11. The Meeting noted with appreciation that FAO's Special Programme for Food Security (SPFS) has been launched in eight Low-Income Food Deficit Countries (LIFDCs) in the Region, five of which were already operational by January 2000 (Egypt, Djibouti, Mauritania, Sudan and Syria). In all countries of the Region, the SPFS has been initiated by the national authorities to support the development of water utilization as a spearhead for increasing food production and distribution. FAO's continued positive response to all government requests to take part in the SPFS was also greatly appreciated. The Meeting recognized in particular the increased technical collaboration between several countries of the Region made possible by FAO's South-South Cooperation (SSC) initiative. Launched by the Director General in 1996 within the framework of the SPFS, the main objective of the SSC initiative is to allow recipient countries to benefit from the expertise accumulated by more advanced developing countries.

12. The Meeting welcomed the initiative taken by FAO to play a catalytic role in elaboration and definition of a Food Insecurity and Vulnerability Information and Mapping System (FIVIMS) in collaboration with concerned UN organizations, competent national institutions and non-governmental organizations. This Information System helps Member Countries, as well as the global community and FAO, to monitor the progress being made in meeting the targets set out by the WFS for reducing world hunger. The Meeting also welcomed with appreciation FAO's technical assistance to countries in the Region wishing to improve their food security information systems and to establish national FIVIMS units.

13. The Meeting commended the FAO Regional Office for the very successful TeleFood campaign, conducted in collaboration with leading satellite television operators in the Region, particularly the Celebrity Auction in support of TeleFood held in Cairo on 19 October 1999. Funds raised by the TeleFood campaign were to be used to finance small-scale projects aimed at improving the productivity and living standards of poor farmers. In the Near East, TeleFood funded projects were being implemented in Djibouti, the Islamic Republic of Iran, Kyrgyztan, Lebanon, Mauritania, Morocco, Pakistan, Somalia, Sudan, Syria, Turkey and Yemen.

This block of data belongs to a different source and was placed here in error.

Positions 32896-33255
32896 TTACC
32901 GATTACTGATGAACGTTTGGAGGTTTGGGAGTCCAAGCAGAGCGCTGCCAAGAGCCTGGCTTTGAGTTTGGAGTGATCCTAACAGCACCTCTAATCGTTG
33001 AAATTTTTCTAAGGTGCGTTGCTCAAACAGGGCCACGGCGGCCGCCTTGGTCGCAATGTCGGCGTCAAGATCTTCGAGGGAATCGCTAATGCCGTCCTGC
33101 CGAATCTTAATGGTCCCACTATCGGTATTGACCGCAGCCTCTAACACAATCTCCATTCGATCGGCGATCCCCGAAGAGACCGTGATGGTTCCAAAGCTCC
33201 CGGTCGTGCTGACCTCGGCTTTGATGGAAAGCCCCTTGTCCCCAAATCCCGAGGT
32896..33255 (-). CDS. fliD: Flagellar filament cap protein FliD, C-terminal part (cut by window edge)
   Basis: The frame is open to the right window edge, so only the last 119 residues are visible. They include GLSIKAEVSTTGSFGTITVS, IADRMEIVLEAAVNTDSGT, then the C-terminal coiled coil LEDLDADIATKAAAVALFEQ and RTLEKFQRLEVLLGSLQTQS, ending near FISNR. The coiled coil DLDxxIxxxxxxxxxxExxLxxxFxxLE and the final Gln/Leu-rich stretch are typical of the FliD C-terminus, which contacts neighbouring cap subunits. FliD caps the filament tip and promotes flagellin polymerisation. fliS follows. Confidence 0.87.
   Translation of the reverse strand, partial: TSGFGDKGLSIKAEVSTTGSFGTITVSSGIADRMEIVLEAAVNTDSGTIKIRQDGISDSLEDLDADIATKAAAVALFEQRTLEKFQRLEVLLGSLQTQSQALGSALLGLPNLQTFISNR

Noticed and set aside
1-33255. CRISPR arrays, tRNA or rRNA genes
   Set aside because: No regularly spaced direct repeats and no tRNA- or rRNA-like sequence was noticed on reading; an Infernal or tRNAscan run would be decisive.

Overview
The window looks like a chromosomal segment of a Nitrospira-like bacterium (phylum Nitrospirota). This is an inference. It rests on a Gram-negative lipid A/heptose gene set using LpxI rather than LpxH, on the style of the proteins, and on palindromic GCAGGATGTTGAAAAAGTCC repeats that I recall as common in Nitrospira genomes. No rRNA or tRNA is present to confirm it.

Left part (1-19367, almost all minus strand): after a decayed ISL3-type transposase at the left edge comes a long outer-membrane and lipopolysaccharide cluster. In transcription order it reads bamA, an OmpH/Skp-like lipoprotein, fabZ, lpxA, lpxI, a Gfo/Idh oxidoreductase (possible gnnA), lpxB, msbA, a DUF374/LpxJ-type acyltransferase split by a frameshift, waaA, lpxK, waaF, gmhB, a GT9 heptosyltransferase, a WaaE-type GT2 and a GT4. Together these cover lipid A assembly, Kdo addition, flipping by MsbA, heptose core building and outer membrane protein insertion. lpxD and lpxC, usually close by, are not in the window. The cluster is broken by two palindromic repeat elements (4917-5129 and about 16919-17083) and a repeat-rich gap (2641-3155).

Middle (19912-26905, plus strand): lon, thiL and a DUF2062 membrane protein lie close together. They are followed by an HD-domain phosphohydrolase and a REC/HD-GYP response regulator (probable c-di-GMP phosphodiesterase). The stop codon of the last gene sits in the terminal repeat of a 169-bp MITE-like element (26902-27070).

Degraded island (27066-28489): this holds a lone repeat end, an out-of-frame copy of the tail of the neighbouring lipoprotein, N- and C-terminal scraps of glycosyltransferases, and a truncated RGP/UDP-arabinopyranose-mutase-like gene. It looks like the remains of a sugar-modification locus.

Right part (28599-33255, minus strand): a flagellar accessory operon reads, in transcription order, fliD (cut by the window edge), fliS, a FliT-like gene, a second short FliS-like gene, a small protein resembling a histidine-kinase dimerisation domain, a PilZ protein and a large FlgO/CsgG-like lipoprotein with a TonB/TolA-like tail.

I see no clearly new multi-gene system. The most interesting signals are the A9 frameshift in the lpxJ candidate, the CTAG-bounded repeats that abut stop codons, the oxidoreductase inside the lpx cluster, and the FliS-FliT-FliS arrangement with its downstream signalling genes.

14. The Meeting recalled with satisfaction the valuable input provided by FAO in the preparation of the "Draft Strategies for National Agricultural Development - Horizon 2010" and welcomed FAO's recent initiative to hold one-day WFS follow-up workshops in all the countries for which a draft strategy has been prepared. These National Workshops would aim to update and amend the national strategies to ensure that the policies and programmes for sustainable food security at national and household level would remain consistent with the changing socio-economic and food security situation in each member country. These National Workshops, organized by respective governments, would be attended by all relevant Government officials, parliamentary commissions, actors of civil society, private sector, non-governmental organizations and other development partners.

15. The Meeting also welcomed with appreciation FAO's efforts to develop Regional Strategies for Agricultural Development and Food Security (RSADFS) for Regional Economic Groupings of developing countries. RSADFS had been prepared for the following Regional/Sub-regional economic groupings of relevance to Member Countries of the Near East: Arab Maghreb Union (AMU); Black Sea Economic Cooperation (BSEC); Council of Arab Economic Unity (CAEU); Common Market for Eastern and Southern Africa (COMESA); Economic Cooperation Organization (ECO); Economic Community of West African States (ECOWAS); Inter Governmental Authority on Development (IGAD); Gulf Cooperation Council (GCC) and South Asian Association for Regional Cooperation (SAARC).

16. The Meeting noted FAO's increased efforts in assisting countries of the Region in building development capacities and training national staff in food security and economic reform policies. Appreciation was particularly expressed for FAO's initiative and technical support in launching the "Near East and North Africa Regional Network for Agricultural Policies" (NENARNAP) to facilitate the exchange of information among Member Countries.